Supply management costs $300 per family

Supply management of milk, eggs and poultry is adding at least $300 a year to the food bills of a family of four in Quebec, or $575-million for the entire population.

Despite a general trend toward market liberalization and competition, most politicians and most people involved in Quebec agriculture continue to defend the supply management system. This system, motivated by protectionism and operating largely as a cartel, is costly and unfair. The agrifood sector must adapt to international competition. It must stop penalizing consumers – and farmers themselves in the long run. The longer the delay in adapting to competition, the harder the transition will be.

Supply management lets Canada’s milk, poultry and egg producers, the great majority of them located in Quebec and Ontario, adjust production to protect their incomes. To this end, quotas are set to match an arbitrary evaluation of domestic demand and desired prices. The interests of consumers become entirely secondary. Astronomical customs duties and the setting of high prices for these food items amount to an especially regressive tax on low-income consumers.

Milk prices in Canada have risen 53% in the last 12 years, double the rate of inflation, whereas production costs have actually fallen by 3.8%. Consumption has declined accordingly, falling 18% for milk and 30% for butter since 1980. Milk consumption is forecast to slide a further 12% by 2020. There exists a gap of more than 37% between retail prices for milk in Quebec and prices observed in the United States. For eggs, the difference is 55%, and chicken sells in Quebec for more than twice the U.S. retail price.

Supporters of this supply management system, along with pressure groups in the food and agriculture sectors concerned, take pride in receiving no subsidies. However, supply management resembles in practice a taxation power granted to farmers by the government. Rather than subsidize them directly with tax dollars collected from citizens, the government lets producers raise prices by giving them monopoly privileges. This amounts to the same thing, except that the government does not have to face the ire of consumers, who are unaware of the situation.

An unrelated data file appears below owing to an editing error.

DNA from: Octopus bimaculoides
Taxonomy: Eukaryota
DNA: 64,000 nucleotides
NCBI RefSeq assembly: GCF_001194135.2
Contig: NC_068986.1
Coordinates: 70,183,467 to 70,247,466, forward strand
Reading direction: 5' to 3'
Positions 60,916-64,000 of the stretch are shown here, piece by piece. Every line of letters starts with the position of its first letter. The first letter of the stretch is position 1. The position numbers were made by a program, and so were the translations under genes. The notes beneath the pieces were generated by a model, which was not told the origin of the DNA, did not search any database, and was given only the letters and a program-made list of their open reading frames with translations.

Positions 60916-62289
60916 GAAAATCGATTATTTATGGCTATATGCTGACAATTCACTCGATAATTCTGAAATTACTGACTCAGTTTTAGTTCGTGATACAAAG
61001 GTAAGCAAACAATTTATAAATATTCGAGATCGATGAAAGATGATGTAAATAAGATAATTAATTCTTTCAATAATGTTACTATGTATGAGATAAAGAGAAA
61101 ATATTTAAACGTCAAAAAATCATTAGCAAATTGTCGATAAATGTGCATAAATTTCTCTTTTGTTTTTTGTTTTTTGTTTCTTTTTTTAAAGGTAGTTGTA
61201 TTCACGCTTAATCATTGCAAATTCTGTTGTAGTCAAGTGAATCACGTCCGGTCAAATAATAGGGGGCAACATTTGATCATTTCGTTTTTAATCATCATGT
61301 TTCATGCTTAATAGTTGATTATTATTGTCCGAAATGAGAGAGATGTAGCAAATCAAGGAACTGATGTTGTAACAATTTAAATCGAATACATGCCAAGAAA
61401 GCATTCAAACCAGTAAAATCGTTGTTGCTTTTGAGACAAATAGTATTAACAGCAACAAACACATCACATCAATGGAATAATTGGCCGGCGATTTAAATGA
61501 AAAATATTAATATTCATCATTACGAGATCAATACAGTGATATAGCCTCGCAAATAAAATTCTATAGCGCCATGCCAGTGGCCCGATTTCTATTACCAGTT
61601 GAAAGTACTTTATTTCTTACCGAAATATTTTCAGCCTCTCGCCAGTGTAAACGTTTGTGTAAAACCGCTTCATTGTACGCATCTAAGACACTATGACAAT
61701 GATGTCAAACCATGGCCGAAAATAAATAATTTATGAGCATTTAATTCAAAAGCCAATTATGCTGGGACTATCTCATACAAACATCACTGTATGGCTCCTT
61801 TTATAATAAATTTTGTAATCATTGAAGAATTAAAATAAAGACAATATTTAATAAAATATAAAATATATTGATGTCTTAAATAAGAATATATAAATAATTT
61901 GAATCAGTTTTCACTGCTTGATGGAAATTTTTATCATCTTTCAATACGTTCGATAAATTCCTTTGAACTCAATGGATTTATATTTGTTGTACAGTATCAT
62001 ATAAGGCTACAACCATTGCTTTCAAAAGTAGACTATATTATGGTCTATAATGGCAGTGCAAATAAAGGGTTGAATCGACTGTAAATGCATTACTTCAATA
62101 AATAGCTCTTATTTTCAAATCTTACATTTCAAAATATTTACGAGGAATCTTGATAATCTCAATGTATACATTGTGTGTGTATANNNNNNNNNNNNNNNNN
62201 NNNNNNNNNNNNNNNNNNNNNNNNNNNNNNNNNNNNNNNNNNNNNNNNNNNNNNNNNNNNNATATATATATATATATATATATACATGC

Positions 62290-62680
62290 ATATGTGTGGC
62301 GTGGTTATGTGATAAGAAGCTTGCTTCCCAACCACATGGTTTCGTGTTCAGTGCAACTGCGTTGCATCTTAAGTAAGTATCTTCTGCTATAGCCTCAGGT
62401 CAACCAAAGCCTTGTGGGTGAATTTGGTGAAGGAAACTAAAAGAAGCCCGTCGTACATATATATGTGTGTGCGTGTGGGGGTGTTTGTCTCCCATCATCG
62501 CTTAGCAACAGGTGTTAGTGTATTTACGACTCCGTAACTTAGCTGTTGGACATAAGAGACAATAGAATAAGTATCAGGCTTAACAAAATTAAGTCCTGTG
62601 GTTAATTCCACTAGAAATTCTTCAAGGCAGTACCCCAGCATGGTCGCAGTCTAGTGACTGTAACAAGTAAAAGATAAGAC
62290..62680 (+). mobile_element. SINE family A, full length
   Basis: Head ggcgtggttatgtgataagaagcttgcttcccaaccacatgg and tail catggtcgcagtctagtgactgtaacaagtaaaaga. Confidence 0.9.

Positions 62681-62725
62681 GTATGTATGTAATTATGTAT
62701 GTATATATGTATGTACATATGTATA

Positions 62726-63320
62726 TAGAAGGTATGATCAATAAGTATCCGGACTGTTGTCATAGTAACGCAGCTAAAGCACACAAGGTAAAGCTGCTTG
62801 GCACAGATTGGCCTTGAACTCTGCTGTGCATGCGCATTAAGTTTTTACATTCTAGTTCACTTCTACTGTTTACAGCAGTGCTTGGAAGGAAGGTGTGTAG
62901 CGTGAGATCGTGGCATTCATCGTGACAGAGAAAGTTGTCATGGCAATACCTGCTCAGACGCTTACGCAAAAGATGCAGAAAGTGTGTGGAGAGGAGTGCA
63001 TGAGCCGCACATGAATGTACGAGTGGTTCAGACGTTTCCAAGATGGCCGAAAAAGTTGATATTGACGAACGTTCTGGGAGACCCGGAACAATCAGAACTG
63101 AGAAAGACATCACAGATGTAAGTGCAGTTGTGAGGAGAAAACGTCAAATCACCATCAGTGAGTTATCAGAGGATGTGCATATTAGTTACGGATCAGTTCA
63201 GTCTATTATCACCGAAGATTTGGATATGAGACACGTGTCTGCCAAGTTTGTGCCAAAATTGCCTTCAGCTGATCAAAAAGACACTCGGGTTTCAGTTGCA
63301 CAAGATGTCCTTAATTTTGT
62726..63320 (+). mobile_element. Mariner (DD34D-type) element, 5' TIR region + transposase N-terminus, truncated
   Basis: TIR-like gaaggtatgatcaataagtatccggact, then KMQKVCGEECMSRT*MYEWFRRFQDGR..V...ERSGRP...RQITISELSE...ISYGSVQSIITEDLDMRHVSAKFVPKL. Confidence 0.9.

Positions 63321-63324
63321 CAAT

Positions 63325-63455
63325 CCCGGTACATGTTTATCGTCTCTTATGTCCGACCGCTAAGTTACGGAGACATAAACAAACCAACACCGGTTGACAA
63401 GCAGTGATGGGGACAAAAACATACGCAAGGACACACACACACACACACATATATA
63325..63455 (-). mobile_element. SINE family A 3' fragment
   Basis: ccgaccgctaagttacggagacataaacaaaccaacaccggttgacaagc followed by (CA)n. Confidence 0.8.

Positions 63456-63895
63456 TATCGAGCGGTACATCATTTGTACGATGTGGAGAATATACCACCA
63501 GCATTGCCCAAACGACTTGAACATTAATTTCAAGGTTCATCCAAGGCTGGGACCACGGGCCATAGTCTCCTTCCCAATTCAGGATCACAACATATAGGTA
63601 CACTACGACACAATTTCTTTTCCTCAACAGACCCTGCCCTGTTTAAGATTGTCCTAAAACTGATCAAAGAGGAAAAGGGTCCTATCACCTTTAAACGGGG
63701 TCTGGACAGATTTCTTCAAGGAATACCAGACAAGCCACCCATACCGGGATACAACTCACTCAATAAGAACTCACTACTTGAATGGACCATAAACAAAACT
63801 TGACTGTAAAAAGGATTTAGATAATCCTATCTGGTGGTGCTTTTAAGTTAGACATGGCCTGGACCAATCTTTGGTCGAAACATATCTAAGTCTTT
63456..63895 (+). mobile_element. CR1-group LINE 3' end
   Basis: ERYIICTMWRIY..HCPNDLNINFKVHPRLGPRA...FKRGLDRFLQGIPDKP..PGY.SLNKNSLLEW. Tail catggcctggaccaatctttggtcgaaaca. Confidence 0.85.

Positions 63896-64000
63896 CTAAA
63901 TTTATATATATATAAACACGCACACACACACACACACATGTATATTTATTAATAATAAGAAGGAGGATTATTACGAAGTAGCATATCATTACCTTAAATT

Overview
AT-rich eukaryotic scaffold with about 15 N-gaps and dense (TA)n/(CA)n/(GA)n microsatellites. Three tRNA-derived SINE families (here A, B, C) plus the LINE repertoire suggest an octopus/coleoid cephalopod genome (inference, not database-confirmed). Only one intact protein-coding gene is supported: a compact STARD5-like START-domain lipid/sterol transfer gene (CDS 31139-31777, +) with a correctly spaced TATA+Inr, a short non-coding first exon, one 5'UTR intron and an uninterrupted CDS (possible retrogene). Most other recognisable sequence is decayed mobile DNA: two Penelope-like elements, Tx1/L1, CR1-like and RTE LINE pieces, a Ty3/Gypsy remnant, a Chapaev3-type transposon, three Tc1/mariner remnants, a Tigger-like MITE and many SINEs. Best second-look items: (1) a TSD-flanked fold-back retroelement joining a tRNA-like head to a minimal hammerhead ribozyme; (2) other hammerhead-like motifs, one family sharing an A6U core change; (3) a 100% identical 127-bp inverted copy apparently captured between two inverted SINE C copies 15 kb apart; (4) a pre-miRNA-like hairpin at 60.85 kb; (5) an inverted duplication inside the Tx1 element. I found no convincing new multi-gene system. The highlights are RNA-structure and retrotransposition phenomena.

These Canadian farm marketing mechanisms are regarded by the international community as protectionist government actions that run counter to greater opening to international trade. A policy of economic isolationism such as “food sovereignty” risks harming Canada’s reputation and could lead to reprisals affecting non-farm products. Canada should end its double-talk, which favours liberalization of international trade but is protectionist in certain areas of food and agriculture.

As the world’s fourth largest exporter and fifth largest importer of agricultural products, Canada could play a leadership role in resolving the impasse in the Doha round talks held by the World Trade Organization. By abolishing its supply management system. Canada would gain legitimacy in demanding that the United States and Europe get rid of their own government assistance programs. Success at the WTO talks would result in lower prices for Canadian consumers. It would also improve developing countries’ access to markets in the industrialized countries and help them emerge from misery.

Rather than protect an inefficient industry. Canada should be preparing to respond to increasingly diversified demand in a rapidly changing context. These changes are related to the environment, genetics, production methods and, above all, innovation and information. Only the establishment of international distribution channels will provide the Canadian agriculture industry with access to indispensable strategic information. Our industry could then provide innovative products to compete with Brazil, Australia, China and India, which have taken a lead on the road to a globablized, competitive and open farm economy. It would also help Canada compete with the United States and Europe, which hold and will continue to hold dominant positions.

Marcel Boyer is Vice President and Chief Economist of the Montreal Economic Institute. He holds the Bell Canada Chair in industrial economics at the University of Montreal.

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